Forex weekahead - Euro drops as drama unfolds on Greek vote
NEW YORK |
NEW YORK (Reuters) - Investors will remain wary of placing bets in favour of the euro even if Greece's government survives a confidence vote as uncertainty about Europe's bailout package and concerns about other debt-burdened countries weigh on the single-currency.
Fears about Greece, the euro zone and the global economy had pushed the euro down 2.8 percent against the dollar for the past week, its worst weekly performance since mid-September.
Greek parliamentarians prepared to give their verdict on Prime Minister George Papandreou on Friday. Should his government fall and new elections are called, an EU bailout plan could be put in jeopardy.
Without the 130-billion-euro bailout deal, Greece could default on its sovereign debt and cause the euro-zone crisis to spread, possibly limiting credit and growth worldwide.
Some investors are expecting Greece's Papandreou to step aside as a new unity government leads the nation.
"Next week, I doubt the euro will rise to $1.40, but actually see it slowly falling to $1.35," said Greg Anderson, G10 strategist at CitiFX, a division of Citigroup in New York. "We expect some kind of change in government in Greece, with Papandreou likely stepping down so a unity government can be formed.
"The forming of a unity government is potentially not a toxic event because Greece's opposition government has come around to accepting the terms of the troika."
Greece's troika of lenders includes the European Central Bank, the European Union and the International Monetary Fund. They recently agreed to give Greece another tranche of aid, but only if the country imposes strict austerity measures.
"Taking the element of Greece's political instability out of the equation, at least for awhile, should be a market- stabilizing factor," Anderson said. "However, the euro will likely struggle to gain ground as issues in Italy and throughout the euro zone persist, and with a fair amount of key European economic data emerging next week."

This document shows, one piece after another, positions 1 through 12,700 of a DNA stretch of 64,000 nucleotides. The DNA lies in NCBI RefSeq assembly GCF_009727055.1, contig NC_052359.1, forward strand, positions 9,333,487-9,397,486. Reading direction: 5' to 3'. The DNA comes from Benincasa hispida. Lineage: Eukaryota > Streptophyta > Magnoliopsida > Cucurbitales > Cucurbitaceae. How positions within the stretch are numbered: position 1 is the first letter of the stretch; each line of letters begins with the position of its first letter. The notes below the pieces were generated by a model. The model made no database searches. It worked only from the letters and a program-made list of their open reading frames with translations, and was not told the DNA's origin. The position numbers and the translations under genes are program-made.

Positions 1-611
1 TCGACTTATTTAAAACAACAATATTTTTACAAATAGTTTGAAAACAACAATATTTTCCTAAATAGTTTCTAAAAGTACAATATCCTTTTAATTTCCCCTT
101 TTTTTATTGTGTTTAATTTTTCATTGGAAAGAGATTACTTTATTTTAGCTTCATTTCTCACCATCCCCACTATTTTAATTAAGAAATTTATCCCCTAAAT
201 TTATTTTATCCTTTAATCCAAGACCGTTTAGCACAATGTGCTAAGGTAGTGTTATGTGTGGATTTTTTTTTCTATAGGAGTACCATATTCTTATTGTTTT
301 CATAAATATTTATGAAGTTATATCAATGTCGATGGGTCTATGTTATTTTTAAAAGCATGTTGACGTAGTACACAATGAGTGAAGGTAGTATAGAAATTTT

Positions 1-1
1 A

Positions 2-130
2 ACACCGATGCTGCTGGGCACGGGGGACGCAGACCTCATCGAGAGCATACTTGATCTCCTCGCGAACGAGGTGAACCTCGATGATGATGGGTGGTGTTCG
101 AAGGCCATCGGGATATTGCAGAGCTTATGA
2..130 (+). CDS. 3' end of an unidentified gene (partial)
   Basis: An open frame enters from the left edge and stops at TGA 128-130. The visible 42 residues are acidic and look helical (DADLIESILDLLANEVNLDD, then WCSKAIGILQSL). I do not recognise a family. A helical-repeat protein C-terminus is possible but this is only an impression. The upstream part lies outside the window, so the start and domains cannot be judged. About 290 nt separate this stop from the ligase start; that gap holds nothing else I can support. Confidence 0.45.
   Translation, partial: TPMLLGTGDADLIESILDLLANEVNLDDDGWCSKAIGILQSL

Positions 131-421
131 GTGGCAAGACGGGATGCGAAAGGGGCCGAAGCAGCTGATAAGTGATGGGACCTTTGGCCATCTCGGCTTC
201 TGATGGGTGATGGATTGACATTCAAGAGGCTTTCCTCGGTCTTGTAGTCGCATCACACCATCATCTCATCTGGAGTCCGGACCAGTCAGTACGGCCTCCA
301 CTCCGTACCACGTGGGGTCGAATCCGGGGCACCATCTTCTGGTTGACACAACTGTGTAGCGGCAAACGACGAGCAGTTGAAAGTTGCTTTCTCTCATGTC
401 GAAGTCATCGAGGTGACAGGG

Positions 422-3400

Papandreou's move to ditch plans for a referendum on the EU bailout caused the euro to gain smartly against the dollar during the previous session, despite a surprising interest-rate cut from the European Central Bank.
"However, the euro remains vulnerable to additional selling as a result of mounting signs the 17-member bloc is slipping back into recession and officials will be unable to ring-fence larger nations like Italy and Spain from the bloc's debt crisis," said Omer Esiner, chief currency strategist at Commonwealth Foreign Exchange in Washington.
Analysts said Friday night's parliamentary confidence vote, which Papandreou called when he first announced the referendum plan earlier this week, was too tight to forecast.
POLITICS, ITALIAN STYLE
Another negative for the euro: Comments by German Chancellor Angela Merkel, who said few countries in the Group of 20 leading economies had committed to participating in Europe's bailout fund.
Euro-zone leaders agreed on October 26 to scale up the bailout fund, but gave no firm details on the sources of the extra money.
By late in the day, the euro was trading at $1.3780, down 0.2 percent from Thursday in New York.
Investors are also focussed on Italy after Prime Minister Silvio Berlusconi refused to step down on Friday despite growing desertions from his own centre-right coalition.
Underlining the foreboding atmosphere, yields on 10-year Italian bonds hit a euro lifetime high of 6.43 percent at one point on Friday, close to levels that led to bailouts of Ireland and Portugal.
The euro earlier got a brief lift against the dollar from data showing the U.S. jobless rate fell to a six-month low in October.
Currency speculators increased bets in favour of the U.S. dollar in the latest week, according to data from the Commodity Futures Trading Commission released on Friday.
The greenback was up 0.1 percent against the yen at 78.140, remaining below 80 despite Japan's mammoth intervention on Monday to weaken its currency,
(Reporting by Julie Haviv; Additional reporting by Gertrude Chavez-Dreyfuss, Steven C. Johnson and Nick Olivari; Editing by Jan Paschal)
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